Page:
@GeneJ has attached a comment to the question now called Determining what old document with Illegible handwriting says? that reflects a concern that the process of iterative editing of a question and original answer (by different people) can move them in different directions.

That has the potential to create the situation where an old answer looks at best inadequate and perhaps nonsensical when viewed by an (inexperienced) user unaware of the practice. They might well ask "Why was such a poor response voted up by these experts?"

As careful researchers, a casual user might always compare the timestamps of the Q and the A, and if there is a mismatch review the edit trail of both to find the point(s) where they were contemperaneous, and then decide if the information is what is needed. Or he or she might look for a source with a more rational organisation.

I can envisage a circumstance in which I would edit my previous answer back to a stub in order to remove the potential for embarrassment. From a community perspective, that is not desirable.

3 Answers 3


With a sufficiently active community, helpful comments and wiki-style editing should (ideally) be enough to keep the answers updated and relevant when the facts (or the question) change. Instructive comments will alert the original author about the change, and suggested edits let even more user improve post.

But when the questions becomes egregiously obsolete or irrelevant (i.e. unsalvageable), you can always 'flag' for a moderator's attention. Moderators can review and delete the post if it is warranted. But try not to abuse the flagging system as a way to push your technical objections or request sweeping improvements to the content. That needs to be done by the community. Moderators are there as exception handlers. They're not there to wield the super vote on your behalf or assert strong editorial control over content.

  • I think what Robert said is that there can be circumstances in which every answer to a given question is eventually edited to be a clone of every other answer. And that is good. We are already seeing instances of answers shown to be less than satisfactory by later posts, being improved by borrowing content from those later posts (even without any change to the question).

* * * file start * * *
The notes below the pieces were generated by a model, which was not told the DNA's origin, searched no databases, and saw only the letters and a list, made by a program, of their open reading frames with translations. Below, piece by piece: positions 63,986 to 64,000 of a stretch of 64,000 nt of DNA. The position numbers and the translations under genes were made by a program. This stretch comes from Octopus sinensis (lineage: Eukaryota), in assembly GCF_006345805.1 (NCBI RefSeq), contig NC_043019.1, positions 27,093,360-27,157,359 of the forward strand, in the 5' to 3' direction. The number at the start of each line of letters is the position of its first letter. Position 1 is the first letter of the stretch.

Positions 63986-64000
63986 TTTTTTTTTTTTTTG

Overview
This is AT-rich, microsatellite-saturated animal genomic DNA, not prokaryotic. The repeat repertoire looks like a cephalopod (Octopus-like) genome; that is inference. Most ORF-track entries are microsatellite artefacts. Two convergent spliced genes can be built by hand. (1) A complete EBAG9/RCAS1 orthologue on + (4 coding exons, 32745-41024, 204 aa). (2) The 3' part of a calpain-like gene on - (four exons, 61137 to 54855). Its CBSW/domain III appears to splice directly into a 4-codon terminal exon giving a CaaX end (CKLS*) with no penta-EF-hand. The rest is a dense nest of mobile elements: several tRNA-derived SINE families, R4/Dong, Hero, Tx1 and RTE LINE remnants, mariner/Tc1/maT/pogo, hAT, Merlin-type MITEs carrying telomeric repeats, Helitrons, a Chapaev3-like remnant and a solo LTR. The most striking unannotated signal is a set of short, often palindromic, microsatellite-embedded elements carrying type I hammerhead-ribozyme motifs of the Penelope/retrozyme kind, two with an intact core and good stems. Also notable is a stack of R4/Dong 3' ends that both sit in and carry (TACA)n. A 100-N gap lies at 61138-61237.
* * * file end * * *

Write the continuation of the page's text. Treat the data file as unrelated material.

– Fortiter
    Oct 19, 2012 at 13:42

I usually change my answer to reflect any changes in the question.

I wouldn't quite edit down to a stub, but if I no longer had an answer to the revised question, I would say so.

Questions should be improved if they are poor, but they shouldn't be changed so much that all the answers are invalidated.

I think edits to other people's questions should be the minimal necessary to make it acceptable.

One other thought. I would consider rolling back the edits to the question to the point that the answers are all relevant again.


We are all learning how to write top notch questions for this great new Q&A format. A month from now, we'll know more than we do now; a year from know, we'll chuckle.

Even though my answer doesn't appear squarely on-topic right now, the concepts are still valid for those times when you can't make out the full text in a source or record. To edit out that part of my answer would have well, edited out most of the answer. No one seems offended that I've left the material there, or at least no one has said anything to that effect.

I appreciate knowing about the other options.

  • I was not criticising your approach. In fact I find it admirable. I was (perhaps clumsily) drawing attention to two risks (1) that new users who do not understand the mechanism may form low opinion of individuals and (2) how some posters of answers could try to deal with that.
    – Fortiter
    Oct 20, 2012 at 1:03

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